Whenever he approaches three-dart out-shot territory, you have absolutely no idea whether the Portuguese will go for more conventional shots, such as treble 18 on 302 with leaving 170 in mind, or if he will do something outrageous, such as not going for the bull on 192 with his final dart in hand to leave a finish (the outer bull would leave 167 upon returning to the oche: T20, T19, Bull). He even decided to go D20, D20, D20 to take out 120 recently. Impressive yes, but certainly not recommended, especially if the first dart is high.


When asked about his counting on stage, the Portuguese blamed his mistakes on referees’ use of British English. Like many foreign speakers of English, de Sousa is more accustomed to the US variant, struggling with some of the idiosyncrasies of British English. This was apparent in one particular leg, when the Portuguese was left on 136. After hearing the referee announce his required check-out, the Special One went T19, T19, D6. It was an impressive shot, but that’s how you take out 126, not 136 (T20, T20, D8). Only de Sousa is capable of making such a pivotal error on the PDC circuit.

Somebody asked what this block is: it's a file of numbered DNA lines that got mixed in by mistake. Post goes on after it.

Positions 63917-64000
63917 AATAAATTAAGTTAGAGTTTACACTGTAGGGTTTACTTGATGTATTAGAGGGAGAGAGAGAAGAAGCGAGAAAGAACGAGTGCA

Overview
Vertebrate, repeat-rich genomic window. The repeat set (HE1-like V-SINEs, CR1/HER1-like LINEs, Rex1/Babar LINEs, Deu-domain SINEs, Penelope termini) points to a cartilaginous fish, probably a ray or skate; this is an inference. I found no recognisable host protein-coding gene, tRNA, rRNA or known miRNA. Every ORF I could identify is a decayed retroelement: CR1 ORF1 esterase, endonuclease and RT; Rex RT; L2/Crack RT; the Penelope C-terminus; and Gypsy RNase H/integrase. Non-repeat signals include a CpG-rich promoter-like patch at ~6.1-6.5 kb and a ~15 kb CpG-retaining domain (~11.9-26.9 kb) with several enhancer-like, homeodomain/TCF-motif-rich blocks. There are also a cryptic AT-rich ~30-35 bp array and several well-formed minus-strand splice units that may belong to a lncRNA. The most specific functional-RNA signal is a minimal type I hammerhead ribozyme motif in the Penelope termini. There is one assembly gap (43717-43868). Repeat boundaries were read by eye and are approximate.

And the future?

Despite exiting the latest World Championship relatively early, and although the Portuguese failed to qualify for the latest edition of the Premier League, the future looks bright for José de Sousa. With several majors still to come in 2022, as well as the World Cup of Darts, in which he will be representing Portugal alongside Vítor Jerónimo, the Special Once still has the chance to continue writing darting history, but his counting will need to improve if he wishes to consistently compete against tungsten heavyweights, such as Peter Wright, Gerwyn Price, Jonny Clayton and Michael van Gerwen, and take his game to the next level.


Here are the links if you wish to read the full transcript or watch the Portuguese interview/documentary:

https://www.youtube.com/watch?v=RDZ8g_uIxpY